But park-goers aren’t the only people who will benefit from the Jackson Square Park Hotspot. Nearby residents, pedestrians and businesses also will be able to tap into its high-speed signal. “It’s a great neighborhood amenity,” explained Penick. “Residents whose homes are adjacent to the park will also benefit from the Wi-Fi Hotspot. It’s really the Jackson Square Park neighborhood that will become a hotspot of activity.”

This arrangement comes courtesy of the developers’ partnership with NYCwireless, a non-profit organization instrumental in turning Bryant Park, Madison Square Park, City Hall Park, Wagner Park in Battery Park City, Brooklyn Bridge Park, and Vietnam Veterans Plaza and many others into free public hotspots. The Jackson Square Park Hotspot will be featured on NYCwireless’ listing and map of free New York City hotspots at http://www.nycwireless.net

About One Jackson Square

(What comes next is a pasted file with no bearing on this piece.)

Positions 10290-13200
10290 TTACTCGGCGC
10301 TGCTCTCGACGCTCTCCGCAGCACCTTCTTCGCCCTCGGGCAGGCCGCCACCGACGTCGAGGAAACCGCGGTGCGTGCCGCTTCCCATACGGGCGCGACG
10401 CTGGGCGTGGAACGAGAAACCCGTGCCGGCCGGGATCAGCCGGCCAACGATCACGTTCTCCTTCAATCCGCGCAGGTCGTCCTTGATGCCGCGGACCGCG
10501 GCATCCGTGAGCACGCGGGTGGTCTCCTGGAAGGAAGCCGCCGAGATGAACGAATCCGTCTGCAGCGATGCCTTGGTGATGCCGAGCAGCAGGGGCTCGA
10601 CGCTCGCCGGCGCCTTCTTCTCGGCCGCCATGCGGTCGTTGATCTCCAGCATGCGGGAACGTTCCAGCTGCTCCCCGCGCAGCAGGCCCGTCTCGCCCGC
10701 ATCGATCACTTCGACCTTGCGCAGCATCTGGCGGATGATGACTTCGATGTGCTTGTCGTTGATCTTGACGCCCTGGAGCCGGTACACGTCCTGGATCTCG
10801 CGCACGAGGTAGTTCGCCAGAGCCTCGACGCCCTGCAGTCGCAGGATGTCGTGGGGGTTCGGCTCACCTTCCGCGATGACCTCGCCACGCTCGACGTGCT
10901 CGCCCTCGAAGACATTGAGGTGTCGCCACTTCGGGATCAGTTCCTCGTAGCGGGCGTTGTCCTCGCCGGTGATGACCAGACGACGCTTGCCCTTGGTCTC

Renowned real estate developer Hines, long recognized for exceptional real estate developments around the world, introduces One Jackson Square — 35 provocative loft condominium residences developed in partnership with RFR Holding and designed by visionary architect William Pedersen (KPF). Architecturally inspired by its eclectic neighborhood, One Jackson Square is a distinctive new condominium offering comprehensive amenities with 1-, 2-, and 3-bedroom homes for those who want a modern approach to living in the historic West Village. www.onejacksonsquare.com

Follow Up from NY:MIEG Event — Wireless, Wimax & Mobile 2008 and Beyond: The Future of Communications

Laura and I had a lot of fun talking on the panel at the NY:MIEG event Wireless, Wimax & Mobile 2008 and Beyond: The Future of Communications. We talked about Wi-Fi, WiMax, and Cell networks, as well as devices and content. Laura talked about her research about how people use hotspots. Needless to say, lots of people are interested in wireless technologies, and especially handhelds and Wi-Fi hotspots.

For those of you that missed the panel, it was recorded and will be posted online.

A few people live-blogged the panel, and there was lively discussion for quite some time after the panel was over:

CBS MobileZone Usage Report

Our own Klaus Ernst (he’s an active NYCwireless member) reports on some of availability of the CBS MobileZone on Wi-Fi Net News.